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It's an ever expanding world of healthcare enterprise apps, as many a harried CIO will attest. That environment leaves ripe opportunity for SSO technologies.
From internal systems to cloud offerings, enterprise employees access applications from a growing universe of devices and hosts, all of which require access control.
In the past, enterprise systems were built, hosted and maintained internally, making access control via login and password manageable (unless you worked for the help desk). Today, however, that often is not the case, as apps migrate from traditional mainframes and servers to the Web and cloud, and access control moves outside firewalls. Hosting architectures may have changed, but the need to reliably identify users has not -- and externally hosted applications often layer additional login and password credentials onto the user's burden.
As a credentialing strategy, a login-and-password approach has become unwieldy, error prone, vulnerable, inefficient -- and really annoying. All too often, users choose to minimize workflow disruption by maintaining a simple, single login-and-password combination for multiple applications and sites.
SSO technology explained
For the healthcare CIO, the credentialing dilemma is severalfold. How does an organization reliably identify users and protect data as app-driven communication channels soar, but not apply the brakes to productivity? How does a hospital protect data among shared workstations, software as a service, business process outsourcing, and other points of entry throughout a distributed hosting architecture?
The answer, at least from a process perspective, is to have a single set of credentials for all applications. That benchmark is met by single sign-on (SSO), an authentication process that allows a user to log in once and gain access to different applications. SSO technologies are popular because they improve productivity and reduce the possibility that employees will use easy-to-crack passwords. As an enterprise credentialing solution, it offers several advantages, including:
- Eliminating credential re-authentication and help desk requests, thus improving productivity
- Reducing risk
- Streamlining workflow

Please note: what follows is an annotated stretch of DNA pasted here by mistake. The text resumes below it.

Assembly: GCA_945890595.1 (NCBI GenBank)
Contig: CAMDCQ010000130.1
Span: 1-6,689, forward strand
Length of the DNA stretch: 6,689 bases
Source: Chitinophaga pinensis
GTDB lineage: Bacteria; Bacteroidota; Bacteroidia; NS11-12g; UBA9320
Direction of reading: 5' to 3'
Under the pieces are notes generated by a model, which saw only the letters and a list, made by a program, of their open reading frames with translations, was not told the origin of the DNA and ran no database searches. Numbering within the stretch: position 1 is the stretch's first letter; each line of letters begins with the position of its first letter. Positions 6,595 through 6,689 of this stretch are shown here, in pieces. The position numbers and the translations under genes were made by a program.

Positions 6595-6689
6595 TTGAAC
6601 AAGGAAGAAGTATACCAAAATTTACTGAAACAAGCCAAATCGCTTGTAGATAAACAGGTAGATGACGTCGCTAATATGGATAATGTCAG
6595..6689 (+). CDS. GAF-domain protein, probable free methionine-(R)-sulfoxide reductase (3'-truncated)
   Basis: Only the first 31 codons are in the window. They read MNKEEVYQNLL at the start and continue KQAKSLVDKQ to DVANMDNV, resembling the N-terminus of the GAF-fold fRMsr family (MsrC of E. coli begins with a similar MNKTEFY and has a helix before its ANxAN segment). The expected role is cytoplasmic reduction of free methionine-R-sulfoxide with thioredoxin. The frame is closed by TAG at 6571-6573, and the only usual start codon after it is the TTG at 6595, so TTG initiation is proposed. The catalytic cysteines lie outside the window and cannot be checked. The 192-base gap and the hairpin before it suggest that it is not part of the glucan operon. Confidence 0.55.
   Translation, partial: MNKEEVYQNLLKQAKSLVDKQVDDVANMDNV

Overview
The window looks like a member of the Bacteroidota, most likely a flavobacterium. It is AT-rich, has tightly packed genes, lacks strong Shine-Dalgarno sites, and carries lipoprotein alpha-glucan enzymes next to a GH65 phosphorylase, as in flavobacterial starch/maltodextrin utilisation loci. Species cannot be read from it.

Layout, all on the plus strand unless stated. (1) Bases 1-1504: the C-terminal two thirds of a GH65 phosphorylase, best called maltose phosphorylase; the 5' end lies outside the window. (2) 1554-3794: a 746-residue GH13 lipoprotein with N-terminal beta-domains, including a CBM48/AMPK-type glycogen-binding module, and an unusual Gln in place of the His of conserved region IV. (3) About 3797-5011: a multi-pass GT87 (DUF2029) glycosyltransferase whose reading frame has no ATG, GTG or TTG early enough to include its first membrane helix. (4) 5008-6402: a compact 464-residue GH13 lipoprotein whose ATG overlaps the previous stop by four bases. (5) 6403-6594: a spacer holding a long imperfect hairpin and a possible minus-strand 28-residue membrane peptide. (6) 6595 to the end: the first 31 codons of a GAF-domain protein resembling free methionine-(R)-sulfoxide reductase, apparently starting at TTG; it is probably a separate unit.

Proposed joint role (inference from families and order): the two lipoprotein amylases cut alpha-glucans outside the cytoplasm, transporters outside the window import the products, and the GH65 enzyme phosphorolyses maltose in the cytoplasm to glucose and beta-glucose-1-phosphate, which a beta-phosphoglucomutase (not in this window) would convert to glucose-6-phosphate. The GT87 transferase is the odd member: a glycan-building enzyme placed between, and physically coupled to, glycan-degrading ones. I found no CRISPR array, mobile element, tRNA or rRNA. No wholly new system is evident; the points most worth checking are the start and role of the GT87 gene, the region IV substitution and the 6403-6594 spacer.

- Minimizing malicious intrusions, such as phishing
- Improving compliance through a centralized database
- Enabling HIPAA audit and access reporting
SSO comes in several varieties, ranging from password synchronization to enterprise SSO, true SSO, Web SSO, and federated SSO. Let's look at these options in more detail:
- Password synchronization, the simplest approach, allows multiple systems to have unique usernames but a shared password
- Enterprise SSO is more flexible but leaves pockets of non-coverage due to integration issues
- True SSO is typified by Microsoft's Active Directory, which stores user names and passwords and uses them to secure access to computers on Windows domains
- Web SSO is similar to enterprise SSO but with a Web front end
- Federated SSO is an Internet-friendly solution that allow users to share identities among multiple organizations and applications
To varying degrees, this range of SSO technology delivers benefits to IT, clinical users and business associates. Users don't need to remember a laundry list of credentials, and a single credential streamlines workflow and boosts productivity. The help desk fields fewer user calls, clinical and business transactions are accelerated and network administrators can exercise tighter control over application access.
So which flavor of SSO is best? Within the firewall of the healthcare enterprise, simpler forms, such as enterprise SSO, are easier to deploy incrementally and face a lower bar to adoption. But as business relationships radiate beyond the walls of the enterprise, greater Web-enabled, more secure credentialing tools are in order. Many organizations opt for a blended approach, with enterprise SSO deemed sufficient for internal authentication and a federated approach for Web and external organization access.